Nanci O: You were just helping your son with his homework. Does he have any interest in entering the music business in any capacity?
Ski Beatz: My youngest son has no interest in music at all. His thing is acting. But my oldest son raps and tries to make beats. He’s getting pretty good and I teach him a little bit. He just started rapping but he’s definitely on his way. I give him another year or two, then he’ll be ready to actually make some real music.
Nanci O: As you’re teaching your oldest son, what else do you tell him about the business and how to be the best at what he does?
Ski Beatz: I don’t really put to much pressure on him, I just let him write. I’ll give him suggestions on how to get his breath control together, because he runs out of breath a lot. I give him the basic instructions because I really want him to learn on his own, because I learned on my own, you know what I mean? I give that little push and the rest he has to figure out for himself, and develop from there.
Nanci O: On your last project 24 Hour Karate School Japan you worked with Japanese emcees exclusively. I’ll be honest, the second installment was my least favorite out of the whole series. However, what did you notice about Japanese hip hop culture that was starkly different than what we have in the U.S.?
Ski Beatz: That project was actually the #1 selling hip hop album in Japan. When I went over there to perform, it was like 4000-5000 kids in every crowd, knowing words to every record. It was amazing and a big success over there. I didn’t get a chance to actually record with the Japanese artists, I sent the tracks and they did it on their own. They did a really good job and put together records that the Japanese kids loved.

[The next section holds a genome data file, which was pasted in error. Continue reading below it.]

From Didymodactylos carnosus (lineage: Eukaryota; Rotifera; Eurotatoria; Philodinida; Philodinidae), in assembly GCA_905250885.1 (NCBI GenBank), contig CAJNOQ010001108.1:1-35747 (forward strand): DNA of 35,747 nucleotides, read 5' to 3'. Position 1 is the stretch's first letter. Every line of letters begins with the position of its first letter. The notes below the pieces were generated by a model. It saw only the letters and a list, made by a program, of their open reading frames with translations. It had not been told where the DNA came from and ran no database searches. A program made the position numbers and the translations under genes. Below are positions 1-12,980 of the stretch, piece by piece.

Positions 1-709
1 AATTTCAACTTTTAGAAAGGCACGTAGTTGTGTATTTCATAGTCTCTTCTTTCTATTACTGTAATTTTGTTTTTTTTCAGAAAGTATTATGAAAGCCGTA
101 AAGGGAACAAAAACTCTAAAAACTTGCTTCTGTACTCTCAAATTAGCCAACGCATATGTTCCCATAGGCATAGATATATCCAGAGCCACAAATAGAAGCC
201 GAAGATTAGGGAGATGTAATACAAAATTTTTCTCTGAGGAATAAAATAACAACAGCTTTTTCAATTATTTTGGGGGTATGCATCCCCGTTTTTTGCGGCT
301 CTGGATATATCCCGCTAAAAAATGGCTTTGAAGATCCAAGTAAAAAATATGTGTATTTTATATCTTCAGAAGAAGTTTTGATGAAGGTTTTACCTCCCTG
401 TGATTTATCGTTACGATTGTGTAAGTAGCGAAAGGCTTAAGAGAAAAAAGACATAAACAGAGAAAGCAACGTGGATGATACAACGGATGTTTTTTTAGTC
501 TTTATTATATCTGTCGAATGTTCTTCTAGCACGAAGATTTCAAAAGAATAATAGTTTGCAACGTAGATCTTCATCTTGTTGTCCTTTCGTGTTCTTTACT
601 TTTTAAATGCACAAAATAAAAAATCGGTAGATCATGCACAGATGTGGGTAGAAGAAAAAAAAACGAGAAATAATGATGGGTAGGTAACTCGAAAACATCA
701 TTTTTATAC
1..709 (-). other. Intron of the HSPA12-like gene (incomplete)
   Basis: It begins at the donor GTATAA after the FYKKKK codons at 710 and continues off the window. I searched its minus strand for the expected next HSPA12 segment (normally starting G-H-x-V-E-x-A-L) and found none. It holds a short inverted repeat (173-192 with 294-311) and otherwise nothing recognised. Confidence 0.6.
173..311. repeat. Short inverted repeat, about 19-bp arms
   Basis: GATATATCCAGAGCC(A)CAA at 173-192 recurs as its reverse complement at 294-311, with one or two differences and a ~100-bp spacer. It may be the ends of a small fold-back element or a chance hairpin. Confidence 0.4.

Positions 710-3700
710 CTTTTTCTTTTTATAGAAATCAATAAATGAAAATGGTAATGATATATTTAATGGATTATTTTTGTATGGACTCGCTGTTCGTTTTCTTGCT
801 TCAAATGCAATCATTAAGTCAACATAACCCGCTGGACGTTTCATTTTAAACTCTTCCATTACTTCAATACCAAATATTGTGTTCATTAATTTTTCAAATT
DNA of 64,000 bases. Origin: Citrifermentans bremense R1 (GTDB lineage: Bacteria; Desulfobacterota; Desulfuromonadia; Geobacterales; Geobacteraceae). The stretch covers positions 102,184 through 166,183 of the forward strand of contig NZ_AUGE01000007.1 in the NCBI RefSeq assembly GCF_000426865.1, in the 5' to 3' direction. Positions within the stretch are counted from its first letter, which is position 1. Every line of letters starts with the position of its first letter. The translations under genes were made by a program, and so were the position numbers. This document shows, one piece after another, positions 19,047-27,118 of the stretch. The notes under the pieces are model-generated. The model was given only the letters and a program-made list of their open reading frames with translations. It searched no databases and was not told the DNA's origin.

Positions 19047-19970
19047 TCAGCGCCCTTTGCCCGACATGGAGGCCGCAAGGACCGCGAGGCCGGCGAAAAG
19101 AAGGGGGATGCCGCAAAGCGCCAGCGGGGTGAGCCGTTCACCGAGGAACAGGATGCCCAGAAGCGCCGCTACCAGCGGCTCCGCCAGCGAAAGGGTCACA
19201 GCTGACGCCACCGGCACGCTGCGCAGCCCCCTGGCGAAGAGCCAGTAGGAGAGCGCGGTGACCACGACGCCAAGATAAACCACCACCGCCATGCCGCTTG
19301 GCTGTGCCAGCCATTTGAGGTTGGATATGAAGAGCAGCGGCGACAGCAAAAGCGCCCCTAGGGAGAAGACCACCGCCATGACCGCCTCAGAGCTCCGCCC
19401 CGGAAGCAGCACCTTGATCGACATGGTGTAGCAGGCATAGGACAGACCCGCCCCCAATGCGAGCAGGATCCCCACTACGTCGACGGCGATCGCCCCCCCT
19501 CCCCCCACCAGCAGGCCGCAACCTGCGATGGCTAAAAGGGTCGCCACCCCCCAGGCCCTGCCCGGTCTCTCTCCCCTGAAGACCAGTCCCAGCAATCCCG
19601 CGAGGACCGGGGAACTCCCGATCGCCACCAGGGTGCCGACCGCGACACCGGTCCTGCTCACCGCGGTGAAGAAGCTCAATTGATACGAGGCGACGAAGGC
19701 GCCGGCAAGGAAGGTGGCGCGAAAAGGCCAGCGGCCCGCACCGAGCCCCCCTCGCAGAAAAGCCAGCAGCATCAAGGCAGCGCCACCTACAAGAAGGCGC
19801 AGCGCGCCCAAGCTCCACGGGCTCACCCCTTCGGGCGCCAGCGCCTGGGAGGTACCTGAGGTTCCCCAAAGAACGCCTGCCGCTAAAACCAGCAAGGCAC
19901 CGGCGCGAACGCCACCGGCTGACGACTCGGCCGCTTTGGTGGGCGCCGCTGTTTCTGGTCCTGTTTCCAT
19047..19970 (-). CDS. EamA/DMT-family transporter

The Japanese hip hop culture is ten years behind. They’re still in the ’90’s, from the way they dress to the sound of music they listen to. You go over there and you feel like you’ve stepped into ’96. They’re playing Mobb Deep, Nas, and these are the records they’re dancing too. It’s like that in Paris and Germany too. Over here, it’s more commercial and who has the most money. Not all kids though, there is a growing community of the young generation that’s really hip to good hip hop music. It’s a big underground movement [in hip hop] that I think is coming up within the next two years, where it’s going to be the main thing. Every conversation that I have with people about the radio is ah man I don’t want to hear that shit on the radio. It’s the same thing and I want to hear something new. And these are young kids, 17, 18, 19. It’s a good thing that we have the internet, because it allows them to search YouTube or blogs and then find the music that’s hip.
Nanci O: That’s dope. I love the direction hip hop is going right now. So what else are you in the studio working on? Don’t you have a Freddie Gibbs project coming up soon?
Ski Beatz: Yeah, me and Freddie are two songs in, he’s on the road right now so he won’t be back until April. But once April hits we’re going to go back in, full steam and knock it out. I’m working with Da$h, he’s actually featured on the first record on Twilight. We’re working on his album and it’s coming out pretty dope. I have a secret project that I can’t talk about yet. When the word comes out it’s going to be really big. I’m going to start working on my White Belt Edition [of 24 Hour Karate School Presents]. The White Belt Edition is me finding random, unknown, rappers from wherever, it doesn’t matter as long as they’re good. Not white belt as in beginner, but white belt as in it’s your first time coming to the dojo and working with me. And then the next edition after that will be the black belt edition.
Nanci O: I’m looking forward to hearing that project. Thank you so much for your time, I really appreciate it.
Ski Beatz: Thank you.